Why do you want to be an investor? Many are interested in investing because it serves to make money without working or because it would be cool to generate wealth by merely out-thinking others or because they want to be wealthy enough to quit their job and the boss for themselves. Investing can do that for you, but if you only think about what the money generated from investing can bring you, you need to include a bigger point. Investors win both in life and the markets by finding ways to improve the odds of success. If you act like this, you are not likely to get richer than most or be wiser and happier. We are looking into the top five takeaways on how to be richer, wiser, and happier as investors by William Green, a Swedish investor bringing you the best tips and tools for reaching financial freedom through stock market investing.
Here Are the Tips on How to Be Richer, Wiser, and Happier as Investors
Invert, Always Invert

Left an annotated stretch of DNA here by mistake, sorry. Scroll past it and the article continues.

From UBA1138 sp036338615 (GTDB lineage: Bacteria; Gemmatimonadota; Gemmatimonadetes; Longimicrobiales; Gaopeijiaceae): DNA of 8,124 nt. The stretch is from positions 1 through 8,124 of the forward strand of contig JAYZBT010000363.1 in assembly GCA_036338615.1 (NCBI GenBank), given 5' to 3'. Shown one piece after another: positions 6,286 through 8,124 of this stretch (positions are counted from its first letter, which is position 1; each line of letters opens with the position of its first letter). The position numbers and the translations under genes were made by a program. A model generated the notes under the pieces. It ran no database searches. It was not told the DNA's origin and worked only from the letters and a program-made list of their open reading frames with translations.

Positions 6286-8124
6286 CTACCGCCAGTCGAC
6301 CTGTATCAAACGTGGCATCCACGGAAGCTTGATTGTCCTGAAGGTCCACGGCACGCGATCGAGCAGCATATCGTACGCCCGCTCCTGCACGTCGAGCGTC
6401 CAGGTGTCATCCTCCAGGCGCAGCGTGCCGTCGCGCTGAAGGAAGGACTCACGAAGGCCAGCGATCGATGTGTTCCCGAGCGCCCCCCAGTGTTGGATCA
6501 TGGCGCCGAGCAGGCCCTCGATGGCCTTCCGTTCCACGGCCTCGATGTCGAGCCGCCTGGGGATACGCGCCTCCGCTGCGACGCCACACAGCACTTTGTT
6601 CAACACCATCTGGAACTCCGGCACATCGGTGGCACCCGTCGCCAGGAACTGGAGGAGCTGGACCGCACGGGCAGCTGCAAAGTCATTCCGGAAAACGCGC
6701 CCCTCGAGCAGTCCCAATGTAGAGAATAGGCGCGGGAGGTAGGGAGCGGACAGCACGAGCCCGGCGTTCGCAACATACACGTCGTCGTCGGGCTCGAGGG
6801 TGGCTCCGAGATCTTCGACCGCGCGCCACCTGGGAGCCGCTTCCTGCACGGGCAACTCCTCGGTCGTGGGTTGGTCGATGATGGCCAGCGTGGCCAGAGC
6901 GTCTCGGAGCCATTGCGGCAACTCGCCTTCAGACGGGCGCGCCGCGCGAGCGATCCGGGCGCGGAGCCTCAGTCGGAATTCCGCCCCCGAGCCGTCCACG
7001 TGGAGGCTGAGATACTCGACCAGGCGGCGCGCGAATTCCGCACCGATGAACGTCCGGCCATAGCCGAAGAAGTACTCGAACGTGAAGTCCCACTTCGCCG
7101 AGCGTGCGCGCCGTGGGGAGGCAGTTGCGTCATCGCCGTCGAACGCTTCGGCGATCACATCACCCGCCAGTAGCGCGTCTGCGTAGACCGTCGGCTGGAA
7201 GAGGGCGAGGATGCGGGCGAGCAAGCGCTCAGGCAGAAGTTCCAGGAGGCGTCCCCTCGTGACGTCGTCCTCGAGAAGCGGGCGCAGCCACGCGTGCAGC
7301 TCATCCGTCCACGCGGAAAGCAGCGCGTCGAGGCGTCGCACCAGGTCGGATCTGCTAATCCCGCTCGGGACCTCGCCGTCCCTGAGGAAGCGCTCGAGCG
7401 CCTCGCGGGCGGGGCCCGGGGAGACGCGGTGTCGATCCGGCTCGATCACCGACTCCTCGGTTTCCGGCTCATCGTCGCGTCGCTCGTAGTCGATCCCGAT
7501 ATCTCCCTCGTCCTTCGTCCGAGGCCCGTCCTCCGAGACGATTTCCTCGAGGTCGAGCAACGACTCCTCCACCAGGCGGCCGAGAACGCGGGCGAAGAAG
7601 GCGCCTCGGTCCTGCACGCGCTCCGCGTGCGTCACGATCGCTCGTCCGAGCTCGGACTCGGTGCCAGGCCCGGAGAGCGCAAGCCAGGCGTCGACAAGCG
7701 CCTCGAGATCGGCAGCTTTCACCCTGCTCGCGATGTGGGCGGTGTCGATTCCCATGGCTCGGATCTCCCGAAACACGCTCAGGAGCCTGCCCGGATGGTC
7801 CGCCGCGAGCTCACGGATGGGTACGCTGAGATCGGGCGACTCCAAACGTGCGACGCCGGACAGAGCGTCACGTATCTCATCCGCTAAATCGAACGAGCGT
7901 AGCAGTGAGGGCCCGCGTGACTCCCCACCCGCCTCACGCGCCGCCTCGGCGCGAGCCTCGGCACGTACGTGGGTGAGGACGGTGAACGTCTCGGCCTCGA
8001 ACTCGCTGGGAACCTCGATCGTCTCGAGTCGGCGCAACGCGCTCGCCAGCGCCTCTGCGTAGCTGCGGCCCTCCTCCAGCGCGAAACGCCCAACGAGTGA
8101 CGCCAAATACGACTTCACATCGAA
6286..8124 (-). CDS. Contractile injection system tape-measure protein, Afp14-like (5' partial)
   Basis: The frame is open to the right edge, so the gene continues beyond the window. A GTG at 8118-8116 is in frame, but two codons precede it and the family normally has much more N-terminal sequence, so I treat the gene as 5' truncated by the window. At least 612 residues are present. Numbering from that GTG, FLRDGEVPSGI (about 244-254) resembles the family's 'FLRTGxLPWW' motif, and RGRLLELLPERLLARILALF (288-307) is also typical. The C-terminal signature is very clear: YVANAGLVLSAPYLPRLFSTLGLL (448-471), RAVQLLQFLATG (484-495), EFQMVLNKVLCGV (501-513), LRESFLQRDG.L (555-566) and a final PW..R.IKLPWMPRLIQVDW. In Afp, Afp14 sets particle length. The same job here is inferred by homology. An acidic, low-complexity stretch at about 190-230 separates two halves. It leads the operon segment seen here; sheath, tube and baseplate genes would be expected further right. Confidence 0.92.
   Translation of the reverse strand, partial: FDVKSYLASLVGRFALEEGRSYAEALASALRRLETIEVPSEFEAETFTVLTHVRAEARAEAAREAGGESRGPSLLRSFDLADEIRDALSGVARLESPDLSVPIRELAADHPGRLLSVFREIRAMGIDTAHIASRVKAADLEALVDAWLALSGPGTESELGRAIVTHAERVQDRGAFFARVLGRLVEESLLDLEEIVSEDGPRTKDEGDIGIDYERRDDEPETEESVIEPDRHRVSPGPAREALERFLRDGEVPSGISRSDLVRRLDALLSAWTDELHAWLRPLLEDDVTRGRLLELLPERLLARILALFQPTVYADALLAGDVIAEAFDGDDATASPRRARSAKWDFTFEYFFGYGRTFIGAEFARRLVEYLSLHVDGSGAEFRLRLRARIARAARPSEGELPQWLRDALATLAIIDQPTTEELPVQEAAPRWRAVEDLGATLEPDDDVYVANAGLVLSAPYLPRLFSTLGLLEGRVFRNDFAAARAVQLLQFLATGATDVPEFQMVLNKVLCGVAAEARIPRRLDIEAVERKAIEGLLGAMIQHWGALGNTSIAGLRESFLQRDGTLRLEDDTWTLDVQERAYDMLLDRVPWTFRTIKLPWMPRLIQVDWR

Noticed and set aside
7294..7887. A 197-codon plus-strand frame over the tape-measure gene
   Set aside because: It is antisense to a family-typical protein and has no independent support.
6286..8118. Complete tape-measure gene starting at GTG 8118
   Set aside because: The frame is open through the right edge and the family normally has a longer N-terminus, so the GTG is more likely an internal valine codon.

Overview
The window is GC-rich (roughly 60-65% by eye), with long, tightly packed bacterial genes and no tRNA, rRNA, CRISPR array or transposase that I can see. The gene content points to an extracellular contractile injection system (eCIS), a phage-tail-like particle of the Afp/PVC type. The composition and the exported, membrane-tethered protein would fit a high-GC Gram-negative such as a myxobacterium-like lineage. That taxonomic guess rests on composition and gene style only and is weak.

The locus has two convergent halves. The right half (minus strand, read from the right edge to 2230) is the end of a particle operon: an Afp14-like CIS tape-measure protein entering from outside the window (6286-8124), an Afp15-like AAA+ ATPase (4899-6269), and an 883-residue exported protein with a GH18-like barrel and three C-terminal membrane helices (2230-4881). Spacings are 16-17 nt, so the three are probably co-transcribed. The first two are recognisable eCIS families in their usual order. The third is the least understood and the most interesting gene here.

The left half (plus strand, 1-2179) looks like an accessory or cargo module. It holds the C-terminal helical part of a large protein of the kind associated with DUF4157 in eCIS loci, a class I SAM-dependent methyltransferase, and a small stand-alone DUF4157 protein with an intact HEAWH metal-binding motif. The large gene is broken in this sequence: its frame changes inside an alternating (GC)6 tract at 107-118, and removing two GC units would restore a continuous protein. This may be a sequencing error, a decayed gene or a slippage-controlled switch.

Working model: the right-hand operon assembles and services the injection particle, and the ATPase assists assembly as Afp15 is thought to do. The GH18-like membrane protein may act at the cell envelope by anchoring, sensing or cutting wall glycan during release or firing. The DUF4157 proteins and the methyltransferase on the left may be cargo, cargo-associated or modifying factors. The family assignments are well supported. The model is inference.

Charlie Munger is popular for saying, “All I want to know is where I’m going to die. I’ll never go there”. It is funny to know that Munger was ninety-nine when he said this, so he must have discovered something important here. So what does it mean to invert? It means turning a problem on its head. Instead of asking, “How can I be a great partner?”, ask “How can I be a terrible partner?” Then try to backtrack what might get you there and avoid it. How do we find an excellent investment in the stock market? Wrong question! How do we avoid a poor investment in the stock market? Now, imagine the whole stock market as a block of marble. You could invest in an index fund and be satisfied with the whole block. Still, for those willing to put in the effort, we can transform this block into a beautiful sculpture by removing bad investment ideas and chipping away at them individually. For starters, many great value investors remove anything outside their competence circle. That means they say bye-bye to everything that cannot be understood. Then we kick out businesses with incompetent or dishonest management. After that, we look at the business prospects and check if it is something we want to invest in even in ten years. Finally, insist on a reasonable price when purchasing this company. There are no strict rules here; the cheaper, the better.